I’ve tried to wrap my brain around this concept, but can’t see how such a thing could possibly exist. It simply goes against how stories are created. Publishable stories, at least. Perhaps stories that are “only available in one’s room” can have an inciting incident to kick-start each scene, but of all the thousands and thousands of novels I’ve read, I can’t recall a single one that included inciting incidents as the beginnings of the scenes in any of them.

Here’s how I answered the emailer.


First, a story is about one thing always. Trouble. And, in today’s market, that’s where novels need to begin. When the trouble begins. And here’s where part of the problem comes from. “Trouble” in literary terms doesn’t mean the same thing as it does in lay terms. Trouble in lay terms (i.e. “real life”) can mean any kind of difficulty at all—you can’t pay the rent, your mate is divorcing you, your mate is sleeping with someone else, your best friend is murdered or kidnapped or raped (or you have…), your teacher has just failed you in class, a comet is headed for earth, the wrong person is elected President… you name it, those are all troubles in real life. But, trouble in literature isn’t the same thing. While it can take the same form as those listed, it’s a much different animal in fiction.

Surface problems and story-worthy problems

Trouble in fiction is presented first as a surface problem. That can take the form of almost anything, including all of those real-life problems above and almost anything else that represents trouble in one’s life. But… and this is a huge “but”—the surface problem has to be representative of a much bigger issue in the protagonist’s life, what I’ve called the “story-worthy problem.” This is a deeper, psychological issue that the surface problem is symptomatic of.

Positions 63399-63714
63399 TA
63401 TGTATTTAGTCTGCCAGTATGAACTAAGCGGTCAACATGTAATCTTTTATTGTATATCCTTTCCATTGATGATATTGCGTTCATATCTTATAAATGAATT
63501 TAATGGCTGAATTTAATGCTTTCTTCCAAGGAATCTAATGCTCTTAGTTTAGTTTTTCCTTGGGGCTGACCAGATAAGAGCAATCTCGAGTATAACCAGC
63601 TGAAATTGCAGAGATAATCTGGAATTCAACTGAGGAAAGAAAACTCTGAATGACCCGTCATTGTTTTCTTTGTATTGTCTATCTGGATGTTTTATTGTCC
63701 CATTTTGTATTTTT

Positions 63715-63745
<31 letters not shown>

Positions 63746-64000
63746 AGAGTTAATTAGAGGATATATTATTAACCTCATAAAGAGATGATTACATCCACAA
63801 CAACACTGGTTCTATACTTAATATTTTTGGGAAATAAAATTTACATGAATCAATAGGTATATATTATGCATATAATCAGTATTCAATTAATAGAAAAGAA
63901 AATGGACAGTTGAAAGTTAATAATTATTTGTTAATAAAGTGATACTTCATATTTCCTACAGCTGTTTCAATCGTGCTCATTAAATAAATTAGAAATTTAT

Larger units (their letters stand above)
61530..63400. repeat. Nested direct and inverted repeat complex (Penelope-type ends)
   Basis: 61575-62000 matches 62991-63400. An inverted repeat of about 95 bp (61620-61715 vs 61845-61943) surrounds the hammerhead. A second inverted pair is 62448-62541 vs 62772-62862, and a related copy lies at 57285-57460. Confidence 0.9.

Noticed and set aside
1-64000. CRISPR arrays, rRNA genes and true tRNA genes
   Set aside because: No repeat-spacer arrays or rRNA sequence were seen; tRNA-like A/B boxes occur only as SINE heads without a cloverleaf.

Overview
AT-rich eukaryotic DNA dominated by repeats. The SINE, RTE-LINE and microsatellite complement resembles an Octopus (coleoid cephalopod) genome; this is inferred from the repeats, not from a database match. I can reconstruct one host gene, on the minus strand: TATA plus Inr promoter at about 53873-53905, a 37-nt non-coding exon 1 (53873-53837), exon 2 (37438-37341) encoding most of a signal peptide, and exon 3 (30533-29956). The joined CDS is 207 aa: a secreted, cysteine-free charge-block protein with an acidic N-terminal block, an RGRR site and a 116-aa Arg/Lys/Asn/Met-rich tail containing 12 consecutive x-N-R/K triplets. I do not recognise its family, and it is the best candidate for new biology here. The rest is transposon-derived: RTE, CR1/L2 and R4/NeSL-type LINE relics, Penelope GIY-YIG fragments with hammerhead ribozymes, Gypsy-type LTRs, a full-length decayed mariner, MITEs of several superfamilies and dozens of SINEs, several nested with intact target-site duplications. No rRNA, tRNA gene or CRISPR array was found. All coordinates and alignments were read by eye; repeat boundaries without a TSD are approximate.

It takes the protagonist’s struggle to resolve the surface problem, and that struggle, little by little through that struggle, eventually reveals the true and much deeper, story-worthy problem. Usually the story-worthy problem is resolved at the same time the surface problem is, in the final scene of the novel. Once the problem(s) resolved, the story is over.

Both problems are the same problem. The surface problem exists solely to create the events of the story. If you began with the story-worthy problem there could be no story. It takes the struggle to resolve the surface problem to reveal the real, deeper problem to the protagonist. Without that struggle, there would be no story. The character would just go into therapy.


In The Silence of the Lambs, Clarisse is trying to catch Buffalo Bill as her surface problem… which leads her to the discovery of her real, story-worthy problem—dealing with the demons in her childhood. She couldn’t save the lamb from being slaughtered when a child, and she goes into the FBI to be able to save the “lambs” (i.e., victims) of serial killers like Buffalo Bill and to prove herself worthy to the man she worships as a hero—her father. It is only through the struggle to resolve her surface problem (catching Buffalo Bill) and with the insights provided by Hannibal Lector, that she discovers what she’s really been trying to resolve. She actually doesn’t resolve her story-worthy problem, as evidenced by her inability to be able to answer Hannibal’s final phone call—this is a story whose conclusion answers some questions but raises even more—but she’s at last aware of her personal demons and that is a resolution in itself.